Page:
APCO – Air Pollution Control Ordinance
AQGs – Air Quality Guidelines (WHO)
AQO – Air Quality Objective
EIA – Environmental Impact Assessment
HEIA – Health and Economic Impact Assessment
WHO – World Health Organization
5 major air pollutants:
Fine Suspended Particles
Respiratory Suspended Particles
Shifting the goalposts to attain Hong Kong AQOs
The air quality in 2018 has remained in similar level as compared to previous years. Major roadside pollutant nitrogen dioxide (NO2) continued to be exceeding the Hong Kong standard by 100%. Here is the 3-year comparison for the changes of the 5 major air pollutants:
Table 1: Percentage change in the concentration of the 5 air pollutants, comparing 2018 with 2017 & 2016 (red cells – increased concentration; green cells – reduced concentration)
As shown in Table 1, we are seeing an upward trend in the PM10 and ozone levels, particularly the ozone level. Levels of SO2, NO2 and PM2.5 have all been dropping, apart from roadside monitoring stations.
It is worth noting that, in the upcoming AQO review, the Government recommends only tightening the concentration limits for PM2.5 and SO2, but not PM10 and ozone. The reason for this is simple: The Government projected that the level of SO2 and PM2.5 can attain the tightened level in 2025, thus recommended the tightening of the two pollutants. Since their projection showed that the concentration of PM10 and Ozone would be increasing in the future, further tightening on the two pollutants was therefore, not suggested.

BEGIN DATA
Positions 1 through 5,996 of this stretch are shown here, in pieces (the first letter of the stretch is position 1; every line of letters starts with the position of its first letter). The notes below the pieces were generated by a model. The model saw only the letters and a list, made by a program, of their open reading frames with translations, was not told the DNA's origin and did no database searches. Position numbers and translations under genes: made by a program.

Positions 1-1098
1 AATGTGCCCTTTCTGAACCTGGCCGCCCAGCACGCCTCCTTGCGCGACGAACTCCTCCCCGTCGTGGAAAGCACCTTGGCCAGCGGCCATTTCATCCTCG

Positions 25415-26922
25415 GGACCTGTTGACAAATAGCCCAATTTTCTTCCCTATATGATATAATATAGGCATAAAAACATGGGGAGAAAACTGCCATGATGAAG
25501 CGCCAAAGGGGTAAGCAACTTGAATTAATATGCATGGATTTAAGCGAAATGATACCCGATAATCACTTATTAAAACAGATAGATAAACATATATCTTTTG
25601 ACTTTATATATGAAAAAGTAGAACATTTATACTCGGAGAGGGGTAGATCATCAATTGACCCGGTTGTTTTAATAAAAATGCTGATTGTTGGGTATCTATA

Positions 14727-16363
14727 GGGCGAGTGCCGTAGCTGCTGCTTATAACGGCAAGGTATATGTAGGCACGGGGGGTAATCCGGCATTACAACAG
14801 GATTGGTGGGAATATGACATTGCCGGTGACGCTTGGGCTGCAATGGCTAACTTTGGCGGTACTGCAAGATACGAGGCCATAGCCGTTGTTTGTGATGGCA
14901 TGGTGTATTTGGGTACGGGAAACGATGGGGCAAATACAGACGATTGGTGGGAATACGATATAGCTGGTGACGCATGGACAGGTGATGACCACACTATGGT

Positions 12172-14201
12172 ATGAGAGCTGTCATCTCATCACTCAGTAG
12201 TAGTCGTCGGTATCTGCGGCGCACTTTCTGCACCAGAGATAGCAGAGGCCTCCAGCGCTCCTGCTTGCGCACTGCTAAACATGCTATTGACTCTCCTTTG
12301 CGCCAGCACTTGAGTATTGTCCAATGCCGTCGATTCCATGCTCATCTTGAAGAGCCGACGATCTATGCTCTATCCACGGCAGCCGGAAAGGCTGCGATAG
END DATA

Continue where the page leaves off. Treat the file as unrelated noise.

Conservative projection for air quality in 2025
However, it is likely that the Government’s projection for the 2025 air quality has been underestimated. The AQO Review Working Group identified a total of 14 short-term new air quality improvement measures on road transportation. Among the 14 measures, the Government only quantified the reduction emission for one measure, which is the enhancement of district-based publicity on bus route rationalization. All other 13 measures, as well as the medium- and long-term measures, had not been quantified by the EPD and be included in their projection. Without reflecting the impact of these measures in the estimation, it is likely that the projected air quality in 2025 is underestimated substantially.
The reason behind this intended underestimation is to create a narrative that, concentration of certain air pollutants, such as PM10 and ozone, could not be reduced by simply tightening their AQOs.
Another reason to set a loose air quality standard is to ensure that development and infrastructure projects would not be affected by the statutory EIA. This is not the first time our Government manipulated with air policy for the sake of “development”. In the previous AQO review in 2013, the Government exempted the North East New Territories New Development Areas Planning project from the updated and tightened AQOs. The Project was only required to pass the 1987 AQOs, which were ridiculously loose at the time.